What parents need to know
Parents Need to Know
Parents need to know that Beakman's World is a fantastic educational series that teaches kids about scientific concepts from dinosaurs to sound frequency and everything in between. Each episode focuses on two or three concepts, which are explored through video footage, experiments, and models that illustrate the topics on a grade-schooler's comprehension level. The cast often reminds viewers of safety protocols like wearing protective gear and cautions them against replicating experiments without a parent's help. Gross-out humor and topics like pimples, snot, and, yes, farts are fair game in this show, likely to the delight of its young audience.
What's the story?
The Emmy Award-winning BEAKMAN'S WORLD is a science show featuring a wacky professor (Paul Zaloom) who's devoted to answering his viewers' questions about the physical world. With the help of the disgruntled Lester the Rat (Mark Ritts) and one of three dizzy female assistants played by Alana Ubach, Eliza Schneider, and Senta Moses, Beakman takes viewers on a trivia-packed thrill ride, unraveling everyday mysteries such as what makes fire and what causes creaky noises in the night. For Beakman, no question is too stupid or too gross to answer, as evidenced by topics like snot, flatulence, and sewage.
Is it any good?
Beakman's World a masterful job of blending entertainment and quality content for kids. It won't be hard to tempt kids' interest, thanks to the wacky star's natural charisma and the show's unique approach to teaching kids about science. The pace is lightning-fast and might lose the youngest viewers, but older kids are sure to love the action (explosions! smashing tomatoes!). Zaloom uses every trick in the book -- from costumes and accents to slapstick comedy -- to keep kids' attention, all with the goal of imparting on them a wealth of fascinating scientific knowledge that will change how they look at the world around them.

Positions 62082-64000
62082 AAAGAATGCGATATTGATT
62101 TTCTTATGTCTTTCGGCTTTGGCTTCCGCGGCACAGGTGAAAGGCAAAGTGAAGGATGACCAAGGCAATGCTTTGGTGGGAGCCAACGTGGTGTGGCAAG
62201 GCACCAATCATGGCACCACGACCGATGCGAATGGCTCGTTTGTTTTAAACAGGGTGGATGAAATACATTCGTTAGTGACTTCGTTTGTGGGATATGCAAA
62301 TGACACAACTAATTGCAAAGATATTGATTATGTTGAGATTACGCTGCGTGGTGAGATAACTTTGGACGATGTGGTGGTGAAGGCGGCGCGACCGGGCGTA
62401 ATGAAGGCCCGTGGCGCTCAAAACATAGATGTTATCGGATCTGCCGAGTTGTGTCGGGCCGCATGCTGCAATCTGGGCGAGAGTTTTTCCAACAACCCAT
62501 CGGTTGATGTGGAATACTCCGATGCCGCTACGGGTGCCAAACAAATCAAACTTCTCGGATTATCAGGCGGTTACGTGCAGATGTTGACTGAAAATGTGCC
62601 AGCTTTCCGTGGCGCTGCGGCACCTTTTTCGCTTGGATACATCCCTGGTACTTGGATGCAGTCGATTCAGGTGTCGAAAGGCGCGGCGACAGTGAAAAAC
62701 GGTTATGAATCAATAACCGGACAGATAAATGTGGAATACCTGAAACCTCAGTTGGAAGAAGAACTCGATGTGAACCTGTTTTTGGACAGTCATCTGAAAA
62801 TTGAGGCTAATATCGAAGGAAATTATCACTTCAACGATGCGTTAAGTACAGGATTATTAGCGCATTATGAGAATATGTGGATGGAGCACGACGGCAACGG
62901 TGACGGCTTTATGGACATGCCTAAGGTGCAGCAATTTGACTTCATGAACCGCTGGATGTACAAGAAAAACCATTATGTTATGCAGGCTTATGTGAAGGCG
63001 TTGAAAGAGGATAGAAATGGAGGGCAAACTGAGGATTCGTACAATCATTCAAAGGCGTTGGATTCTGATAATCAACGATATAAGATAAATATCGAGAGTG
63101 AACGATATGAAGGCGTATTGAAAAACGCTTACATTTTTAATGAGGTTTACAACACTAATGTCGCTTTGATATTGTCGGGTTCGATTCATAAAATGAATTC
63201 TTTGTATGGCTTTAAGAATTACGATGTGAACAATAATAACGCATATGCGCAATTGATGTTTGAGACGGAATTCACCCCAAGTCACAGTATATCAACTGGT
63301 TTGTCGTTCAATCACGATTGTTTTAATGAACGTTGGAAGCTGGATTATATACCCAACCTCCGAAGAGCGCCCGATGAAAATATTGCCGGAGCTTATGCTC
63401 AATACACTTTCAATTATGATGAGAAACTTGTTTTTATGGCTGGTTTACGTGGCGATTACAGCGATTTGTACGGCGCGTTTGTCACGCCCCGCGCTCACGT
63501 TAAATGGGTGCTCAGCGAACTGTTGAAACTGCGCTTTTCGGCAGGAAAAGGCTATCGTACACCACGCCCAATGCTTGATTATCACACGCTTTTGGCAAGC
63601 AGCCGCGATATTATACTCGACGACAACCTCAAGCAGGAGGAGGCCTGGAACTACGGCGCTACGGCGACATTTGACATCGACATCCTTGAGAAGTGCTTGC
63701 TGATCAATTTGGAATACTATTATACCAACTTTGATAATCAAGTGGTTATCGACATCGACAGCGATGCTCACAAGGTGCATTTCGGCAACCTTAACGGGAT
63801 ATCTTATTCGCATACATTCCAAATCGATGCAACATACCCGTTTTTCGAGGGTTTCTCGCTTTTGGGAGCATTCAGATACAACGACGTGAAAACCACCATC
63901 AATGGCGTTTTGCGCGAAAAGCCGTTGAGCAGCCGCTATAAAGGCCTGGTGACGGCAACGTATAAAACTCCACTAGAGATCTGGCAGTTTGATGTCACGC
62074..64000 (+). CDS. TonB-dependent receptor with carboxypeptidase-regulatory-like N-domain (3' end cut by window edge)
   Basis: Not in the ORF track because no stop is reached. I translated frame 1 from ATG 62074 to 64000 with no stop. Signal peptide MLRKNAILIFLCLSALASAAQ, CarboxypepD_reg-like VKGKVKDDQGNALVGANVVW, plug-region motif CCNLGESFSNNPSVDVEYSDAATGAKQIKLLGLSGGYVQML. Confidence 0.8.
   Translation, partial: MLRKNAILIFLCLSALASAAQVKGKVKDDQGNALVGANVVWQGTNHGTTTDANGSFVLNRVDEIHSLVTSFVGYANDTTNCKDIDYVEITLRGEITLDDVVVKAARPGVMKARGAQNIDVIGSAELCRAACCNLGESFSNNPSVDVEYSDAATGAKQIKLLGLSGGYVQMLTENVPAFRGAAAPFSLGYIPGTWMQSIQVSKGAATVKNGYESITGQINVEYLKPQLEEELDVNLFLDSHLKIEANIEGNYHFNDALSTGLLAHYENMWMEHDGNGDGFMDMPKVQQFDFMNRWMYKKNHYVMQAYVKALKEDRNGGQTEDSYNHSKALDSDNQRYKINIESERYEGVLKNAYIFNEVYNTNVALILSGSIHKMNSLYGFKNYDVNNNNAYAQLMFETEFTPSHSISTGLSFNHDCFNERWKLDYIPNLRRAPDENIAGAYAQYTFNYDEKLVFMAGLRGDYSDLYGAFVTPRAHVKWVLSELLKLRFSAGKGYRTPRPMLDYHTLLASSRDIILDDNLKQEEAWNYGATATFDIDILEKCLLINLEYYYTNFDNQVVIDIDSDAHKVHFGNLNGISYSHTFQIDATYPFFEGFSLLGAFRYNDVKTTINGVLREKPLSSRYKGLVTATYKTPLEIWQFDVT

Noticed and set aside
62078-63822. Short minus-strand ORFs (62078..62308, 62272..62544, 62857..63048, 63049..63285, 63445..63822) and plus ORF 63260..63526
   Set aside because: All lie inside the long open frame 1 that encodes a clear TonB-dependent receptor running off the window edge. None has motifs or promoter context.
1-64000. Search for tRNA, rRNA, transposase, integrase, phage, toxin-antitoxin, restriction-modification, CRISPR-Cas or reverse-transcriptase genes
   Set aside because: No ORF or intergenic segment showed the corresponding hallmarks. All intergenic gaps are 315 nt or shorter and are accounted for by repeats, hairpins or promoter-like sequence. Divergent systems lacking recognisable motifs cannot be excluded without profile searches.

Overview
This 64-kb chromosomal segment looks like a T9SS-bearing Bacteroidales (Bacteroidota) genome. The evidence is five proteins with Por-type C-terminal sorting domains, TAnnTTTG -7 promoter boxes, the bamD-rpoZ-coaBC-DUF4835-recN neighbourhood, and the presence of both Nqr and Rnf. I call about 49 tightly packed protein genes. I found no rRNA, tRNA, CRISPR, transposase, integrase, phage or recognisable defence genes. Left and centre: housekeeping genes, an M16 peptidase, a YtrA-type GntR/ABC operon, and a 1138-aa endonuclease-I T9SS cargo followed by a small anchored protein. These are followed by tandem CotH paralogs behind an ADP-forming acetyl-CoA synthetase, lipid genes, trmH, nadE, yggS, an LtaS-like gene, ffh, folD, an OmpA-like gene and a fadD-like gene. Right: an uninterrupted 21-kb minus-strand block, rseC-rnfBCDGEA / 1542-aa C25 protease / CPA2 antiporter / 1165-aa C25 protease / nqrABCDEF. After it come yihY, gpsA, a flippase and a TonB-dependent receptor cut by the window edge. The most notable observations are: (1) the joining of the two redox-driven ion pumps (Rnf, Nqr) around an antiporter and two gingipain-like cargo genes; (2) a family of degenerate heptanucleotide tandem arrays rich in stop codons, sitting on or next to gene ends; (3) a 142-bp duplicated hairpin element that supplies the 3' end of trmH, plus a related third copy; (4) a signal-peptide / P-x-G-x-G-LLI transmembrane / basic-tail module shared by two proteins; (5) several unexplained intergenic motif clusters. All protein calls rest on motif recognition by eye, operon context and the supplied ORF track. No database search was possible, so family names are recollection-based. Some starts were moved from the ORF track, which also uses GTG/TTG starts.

Grown-ups will like Beakman's World nearly as much as their kids will, with the possible exception of those squeamish segments that delve into body topics like the origins of flatulence and the make-up of earwax. Of course these gross-out bits are bound to thrill grade-schoolers, and you can't deny that even they offer worthwhile information about some pretty intriguing topics. The bottom line? This is one of those rare shows that entertains, teaches, and inspires kids, all within the confines of worry-free, age-appropriate content and a ton of fun.
Families can talk about...
Families can talk about how science plays a part in our everyday lives. What questions do you have about how the world works? What is it about science that makes Beakman so excited?
Kids: How can you apply your new knowledge to experiments of your own? What safety measures should you take in running these experiments?
Expand on the discoveries made in the show. Choose a topic to explore as a family. What resources do you have access to for information? Can you observe the process or subject in action?